Moremi in two wheel drive

BotswanaPosted by Malin Mon, June 25, 2012 19:37:51

As we are here in Botswana we wanted to have a look at the Okavango Delta. After considering different options we decided to drive out to the eastern part of the delta and the Moremi Game Reserve, that is a part of the national park system in Botswana. Since it is a national park you need a permit, and in all the national parks in Botswana a day permit costs the same: 120 Botswana Pula per person and 50 Pula for the vehicle, so total cost for us for one day is 290 Pula, about 36 USD. We also wanted to camp in the park at Third Bridge campsite, and we made a reservation for a campsite that cost 476 Pula, 60 USD, per night for the two of us. Quite expensive, in other words.

From Maun where we bought the permits it is about two hours drive to get to the South Gate of the park. We wanted to make the most out of our time in the park and drove up towards the park and bush camped a few km from the gate. Compared to Addo and Etosha National Park that we had visited earlier, the Moremi is not fenced off. Coming closer to the gate we saw more and more animals like springboks and giraffes. A two-track took off from the main road and that was where we found a place to bush camp. We cooked dinner as the sun was setting and we were ready to pop the rooftop tent when we heard a loud lion’s roar. We thought we could also hear them between the roars, so they could not be too far away. This was our first “encounter” with a lion while camping (we didn’t see it though..) and I did not feel too confident about sleeping in a tent with big cats around. I convinced Espen that we could sleep inside our car, meaning in the driver and passengers seats. We had talked about the option before on the trip, that if we ever got to a place we did not feel safe we could sleep inside, but so far we had never done it. To pass some time from sunset to sunrise we had a movie night. We place the computer in between the two front seats and hook it up to the car stereo for the proper sound. It was not our most comfortable night’s sleep on the trip, but on the bright side we were at the entrance gate at 06.15. A sign said the park opened at 06.00, but after using the toilets and waiting around without seeing any rangers we entered the park at 06.35 without anyone checking our permits.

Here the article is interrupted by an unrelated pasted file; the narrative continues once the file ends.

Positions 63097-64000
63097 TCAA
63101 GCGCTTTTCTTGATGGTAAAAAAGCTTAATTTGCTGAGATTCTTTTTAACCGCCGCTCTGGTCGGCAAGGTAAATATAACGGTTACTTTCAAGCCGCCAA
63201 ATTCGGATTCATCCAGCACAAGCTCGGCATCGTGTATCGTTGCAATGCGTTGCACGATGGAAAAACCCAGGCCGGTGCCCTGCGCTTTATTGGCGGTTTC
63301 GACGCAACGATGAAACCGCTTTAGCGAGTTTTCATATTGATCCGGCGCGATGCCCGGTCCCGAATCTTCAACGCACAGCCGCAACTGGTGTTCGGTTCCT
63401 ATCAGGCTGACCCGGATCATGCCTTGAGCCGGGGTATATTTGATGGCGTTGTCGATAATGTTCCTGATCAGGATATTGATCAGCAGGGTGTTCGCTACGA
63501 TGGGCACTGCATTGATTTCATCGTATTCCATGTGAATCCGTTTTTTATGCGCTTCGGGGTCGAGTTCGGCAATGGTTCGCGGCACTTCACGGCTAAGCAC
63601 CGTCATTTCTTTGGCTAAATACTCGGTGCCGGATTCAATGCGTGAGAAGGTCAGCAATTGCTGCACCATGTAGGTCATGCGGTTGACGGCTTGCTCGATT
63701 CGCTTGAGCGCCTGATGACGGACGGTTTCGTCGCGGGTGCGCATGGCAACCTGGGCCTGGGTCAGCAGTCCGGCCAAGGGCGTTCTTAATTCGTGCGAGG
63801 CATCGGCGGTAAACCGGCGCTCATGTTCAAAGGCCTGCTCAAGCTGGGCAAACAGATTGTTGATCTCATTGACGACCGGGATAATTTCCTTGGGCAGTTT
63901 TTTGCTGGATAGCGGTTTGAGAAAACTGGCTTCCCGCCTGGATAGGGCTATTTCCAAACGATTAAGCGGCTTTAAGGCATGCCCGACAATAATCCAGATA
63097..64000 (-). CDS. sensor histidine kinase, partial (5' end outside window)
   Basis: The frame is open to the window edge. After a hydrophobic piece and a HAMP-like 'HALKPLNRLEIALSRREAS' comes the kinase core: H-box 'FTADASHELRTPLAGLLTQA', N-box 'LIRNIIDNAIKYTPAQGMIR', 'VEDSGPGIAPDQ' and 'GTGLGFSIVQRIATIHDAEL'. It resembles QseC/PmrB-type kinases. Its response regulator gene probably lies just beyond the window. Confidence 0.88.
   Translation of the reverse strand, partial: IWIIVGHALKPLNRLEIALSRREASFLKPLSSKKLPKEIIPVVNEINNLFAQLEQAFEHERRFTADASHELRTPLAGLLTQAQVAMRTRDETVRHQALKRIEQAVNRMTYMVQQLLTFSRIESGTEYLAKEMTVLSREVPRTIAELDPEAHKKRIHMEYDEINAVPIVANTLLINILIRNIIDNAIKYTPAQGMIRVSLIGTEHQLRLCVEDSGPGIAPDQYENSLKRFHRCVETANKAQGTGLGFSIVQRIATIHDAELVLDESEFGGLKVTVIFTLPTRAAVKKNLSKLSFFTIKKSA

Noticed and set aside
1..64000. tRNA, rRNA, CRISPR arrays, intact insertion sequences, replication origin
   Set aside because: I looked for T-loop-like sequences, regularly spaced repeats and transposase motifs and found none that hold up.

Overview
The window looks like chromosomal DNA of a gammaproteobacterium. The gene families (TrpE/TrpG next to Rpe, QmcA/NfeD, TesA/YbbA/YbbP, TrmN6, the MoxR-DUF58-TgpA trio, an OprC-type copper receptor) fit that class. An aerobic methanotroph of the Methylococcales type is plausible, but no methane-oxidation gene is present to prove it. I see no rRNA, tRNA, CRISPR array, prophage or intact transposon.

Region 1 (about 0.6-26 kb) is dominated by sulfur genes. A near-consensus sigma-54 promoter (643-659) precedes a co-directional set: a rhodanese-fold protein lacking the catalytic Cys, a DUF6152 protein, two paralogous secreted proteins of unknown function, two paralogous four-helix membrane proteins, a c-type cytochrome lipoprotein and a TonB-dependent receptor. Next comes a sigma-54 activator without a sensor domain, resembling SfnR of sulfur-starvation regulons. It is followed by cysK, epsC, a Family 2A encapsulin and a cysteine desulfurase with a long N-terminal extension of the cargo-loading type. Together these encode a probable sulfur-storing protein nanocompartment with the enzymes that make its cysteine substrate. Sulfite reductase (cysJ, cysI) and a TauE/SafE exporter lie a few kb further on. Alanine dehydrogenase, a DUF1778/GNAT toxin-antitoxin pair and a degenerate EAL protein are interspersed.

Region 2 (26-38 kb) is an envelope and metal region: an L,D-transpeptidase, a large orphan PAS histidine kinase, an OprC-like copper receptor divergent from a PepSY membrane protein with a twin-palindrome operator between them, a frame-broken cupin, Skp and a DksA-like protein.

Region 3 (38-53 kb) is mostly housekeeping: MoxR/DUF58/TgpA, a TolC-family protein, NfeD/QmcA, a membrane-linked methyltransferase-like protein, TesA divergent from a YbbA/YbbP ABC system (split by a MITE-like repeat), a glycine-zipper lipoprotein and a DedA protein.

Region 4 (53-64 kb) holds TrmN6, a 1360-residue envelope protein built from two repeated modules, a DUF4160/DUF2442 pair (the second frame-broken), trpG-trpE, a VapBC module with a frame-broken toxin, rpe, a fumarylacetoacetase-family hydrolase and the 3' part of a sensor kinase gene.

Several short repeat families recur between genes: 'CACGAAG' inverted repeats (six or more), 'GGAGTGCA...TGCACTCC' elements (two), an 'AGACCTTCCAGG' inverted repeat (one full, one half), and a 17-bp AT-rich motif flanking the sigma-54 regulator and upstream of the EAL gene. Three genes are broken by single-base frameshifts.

Not far from the gate we saw the first animals and a large group of elephants. After watching them for a while we continued on to the first water hole and ate our breakfast. The drive continued along more waterholes and then we saw a male and a female lion laying in front of us on a small road that took off from ours.

They did not really care about us so we stopped the car and watched them for t least an hour. They moved a bit away from the road and lay down behind some trees.

Are you able to see them? You can still see both of them in this photo. If it was not for seeing them on the road for a while we would have driven right past them and not seen any lions in Moremi at all.

At lunch we stopped at the Third Bridge campsite and as we were eating, elephants were eating their lunch around us.

Third Bridge campsite is an open campsite, no fences around it, and the animals could move freely into camp if they wanted to. The rangers told us to not leave any food or things that smelled of food outside as there were problems with baboons and hyenas coming by looking for food. After lunch we took a drive out on the Mboma loop and as far out on this loop and about as far into the delta you can get in Moremi, we lost our four wheel drive. We came around a curve with quite a lot of sand and since we did not have that much speed we dug in. We removed some sand in front of the tires, and as we tried to drive on we realized that the four wheel drive would not engage. But we were able to get out of the sand. Now it was 45 min to sunset and out in the bush with animals with perfect camouflage it was not the time and place to try to figure out what was wrong. So we just had to keep some speed in the sandy sections and around the curves, and count on the 37s to get us through. Around one curve we saw one elephant coming towards us and he did not seem too happy to see us on his road. We ended up backing as he was just continuing to approach us, and as we moved further away from him he finally walked off the road and into the bush. Some minutes after sunset we were back at Third Bridge campsite and that was not one minute to early as we had to set up camp and get some dinner.